Fred Wilson is an iconic venture capitalist at New York City-based Union Square Ventures (https://www.usv.com/about/fred-wilson). Union Square’s investments include Coinbase, Etsy, Flurry, Indeed, LendingClub, MongoDB, Tacoda, Tumblr, Twilio, Twitter, Zynga, and the list goes on.
In a recent post Fred exhorts companies “to have performance oriented cultures where there are frequent checkins between managers and team members, with feedback going both ways, and where non-performance results in changes. These changes could be restructuring of teams, changes in management, or departures of employees. Companies that do not actively manage performance are likely to have lower morale and toxic issues like resting and vesting” (1). Though Fred’s post was responding to a question about “golden handcuffs”, his response addresses the more significant topic of culture and accountability.
FrameWork is a simple-to-use tool that algorithmically determines the most valuable work performed by your team members. For instance, FrameWork identifies tasks that may have been relevant when your product was first released but are irrelevant now. FrameWork’s elegant mathematics are industry agnostic and work as well for the CEO and line worker of a Fortune 200 semiconductor manufacturer as the CEO and line worker of an SMB plating company.
As your team updates FrameWork, the tool continually identifies the work of greatest value encouraging the next cycle of innovative initiatives with a concomitant increase of discussions between manager and the team. Inherently, engagement increases within the team and throughout the layers of the enterprise. The value of FrameWork is observed in this virtuous cycle of employee engagement, productivity, and personal achievement.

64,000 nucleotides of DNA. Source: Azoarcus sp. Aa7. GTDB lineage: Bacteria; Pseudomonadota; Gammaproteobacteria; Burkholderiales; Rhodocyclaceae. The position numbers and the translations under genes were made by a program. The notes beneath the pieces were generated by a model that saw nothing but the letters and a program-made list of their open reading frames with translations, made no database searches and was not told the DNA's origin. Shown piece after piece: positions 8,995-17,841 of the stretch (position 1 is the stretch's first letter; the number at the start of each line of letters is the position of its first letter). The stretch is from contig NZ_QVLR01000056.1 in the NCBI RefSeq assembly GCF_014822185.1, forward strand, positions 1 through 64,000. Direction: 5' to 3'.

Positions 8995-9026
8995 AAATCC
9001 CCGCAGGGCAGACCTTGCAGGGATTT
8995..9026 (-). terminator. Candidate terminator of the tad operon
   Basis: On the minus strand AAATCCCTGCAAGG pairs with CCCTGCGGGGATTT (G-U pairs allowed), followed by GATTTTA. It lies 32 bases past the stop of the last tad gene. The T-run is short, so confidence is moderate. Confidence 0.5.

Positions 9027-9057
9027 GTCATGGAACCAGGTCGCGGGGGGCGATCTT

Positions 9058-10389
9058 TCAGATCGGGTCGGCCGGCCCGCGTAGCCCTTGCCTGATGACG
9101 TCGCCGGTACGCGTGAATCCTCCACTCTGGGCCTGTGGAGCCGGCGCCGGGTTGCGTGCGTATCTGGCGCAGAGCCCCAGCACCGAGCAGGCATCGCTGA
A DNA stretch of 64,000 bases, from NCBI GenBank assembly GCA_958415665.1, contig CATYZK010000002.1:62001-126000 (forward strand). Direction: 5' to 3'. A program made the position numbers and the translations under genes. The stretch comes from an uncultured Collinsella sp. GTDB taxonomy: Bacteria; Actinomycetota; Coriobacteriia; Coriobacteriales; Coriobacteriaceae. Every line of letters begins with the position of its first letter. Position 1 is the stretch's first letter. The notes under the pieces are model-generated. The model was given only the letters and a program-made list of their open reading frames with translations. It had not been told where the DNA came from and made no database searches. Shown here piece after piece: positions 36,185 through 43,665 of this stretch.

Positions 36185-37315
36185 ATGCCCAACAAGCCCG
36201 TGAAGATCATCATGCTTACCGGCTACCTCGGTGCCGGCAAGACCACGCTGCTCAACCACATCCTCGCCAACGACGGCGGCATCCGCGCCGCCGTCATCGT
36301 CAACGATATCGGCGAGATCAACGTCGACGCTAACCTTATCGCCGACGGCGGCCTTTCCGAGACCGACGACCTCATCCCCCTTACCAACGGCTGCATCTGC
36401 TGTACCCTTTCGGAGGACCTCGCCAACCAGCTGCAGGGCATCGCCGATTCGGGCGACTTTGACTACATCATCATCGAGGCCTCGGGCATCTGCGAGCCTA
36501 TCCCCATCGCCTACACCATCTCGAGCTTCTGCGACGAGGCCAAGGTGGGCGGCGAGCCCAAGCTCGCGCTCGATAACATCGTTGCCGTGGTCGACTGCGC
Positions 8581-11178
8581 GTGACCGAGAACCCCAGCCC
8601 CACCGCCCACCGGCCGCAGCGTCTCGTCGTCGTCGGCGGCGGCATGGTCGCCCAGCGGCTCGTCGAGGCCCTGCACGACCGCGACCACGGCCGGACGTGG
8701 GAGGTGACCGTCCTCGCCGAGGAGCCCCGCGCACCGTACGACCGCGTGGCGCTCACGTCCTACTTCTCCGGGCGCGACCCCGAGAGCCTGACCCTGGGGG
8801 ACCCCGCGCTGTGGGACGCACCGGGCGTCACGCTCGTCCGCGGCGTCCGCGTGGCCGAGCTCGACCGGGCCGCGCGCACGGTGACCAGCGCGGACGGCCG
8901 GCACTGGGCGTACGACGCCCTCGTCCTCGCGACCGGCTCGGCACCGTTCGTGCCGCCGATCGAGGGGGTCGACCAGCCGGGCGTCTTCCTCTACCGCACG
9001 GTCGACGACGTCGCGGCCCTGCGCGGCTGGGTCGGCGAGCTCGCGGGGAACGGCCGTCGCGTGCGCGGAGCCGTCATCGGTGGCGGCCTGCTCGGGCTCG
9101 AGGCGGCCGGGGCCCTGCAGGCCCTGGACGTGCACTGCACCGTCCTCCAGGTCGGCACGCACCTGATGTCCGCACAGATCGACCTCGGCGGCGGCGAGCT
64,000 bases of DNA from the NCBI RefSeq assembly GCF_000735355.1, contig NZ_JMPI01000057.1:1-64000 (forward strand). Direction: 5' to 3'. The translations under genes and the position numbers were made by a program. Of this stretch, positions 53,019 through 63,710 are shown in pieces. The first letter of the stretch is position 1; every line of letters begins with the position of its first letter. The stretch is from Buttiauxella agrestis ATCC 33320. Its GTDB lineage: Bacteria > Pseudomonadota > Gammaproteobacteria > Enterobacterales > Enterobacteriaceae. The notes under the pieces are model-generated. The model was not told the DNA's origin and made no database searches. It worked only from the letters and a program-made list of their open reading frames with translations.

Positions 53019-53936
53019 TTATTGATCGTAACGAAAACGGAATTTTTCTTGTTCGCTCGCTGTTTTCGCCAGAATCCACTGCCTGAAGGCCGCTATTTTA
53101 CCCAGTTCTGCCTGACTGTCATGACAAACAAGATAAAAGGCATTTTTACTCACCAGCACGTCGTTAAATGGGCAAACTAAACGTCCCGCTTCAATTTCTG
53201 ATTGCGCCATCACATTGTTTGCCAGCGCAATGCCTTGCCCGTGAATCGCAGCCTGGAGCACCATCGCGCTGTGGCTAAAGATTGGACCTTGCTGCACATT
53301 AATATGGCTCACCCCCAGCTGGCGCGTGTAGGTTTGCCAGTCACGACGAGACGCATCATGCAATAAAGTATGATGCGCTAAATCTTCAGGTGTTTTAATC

High performance/high valuation Silicon Valley companies such as Google and Pinterest have internally and independently developed dashboards similar to FrameWork. FrameWork is the commercially-available tool that facilitates performance oriented cultures.
The Harvard Business Review published, “What to Do if Your Team is Too Busy to Take On New Work” (1), an article written by Pinterest’s Global Head of Customer Operations, Dutta Satadip. Dutta laments the annual business planning cycle where every manager pleads for additional resources without analytical justification. Dutta proposes a data-driven three-step process where each person describes their key activities, the amount of weekly time allocated to these activities, and other activities that are outside the sphere of core job functions. The resulting activity allocation map presents opportunities for management to reduce/eliminate less productive workload, thus increasing productivity.
Dutta’s article describes how his teams discovered legacy processes that were now redundant and customer-protocols that required significant employee interaction when easily implemented automation tools would have reduced if not eliminated employee contact. This exercise allowed Dutta’s team to do more with less and achieve the scale necessary to meet customer needs and investor expectations.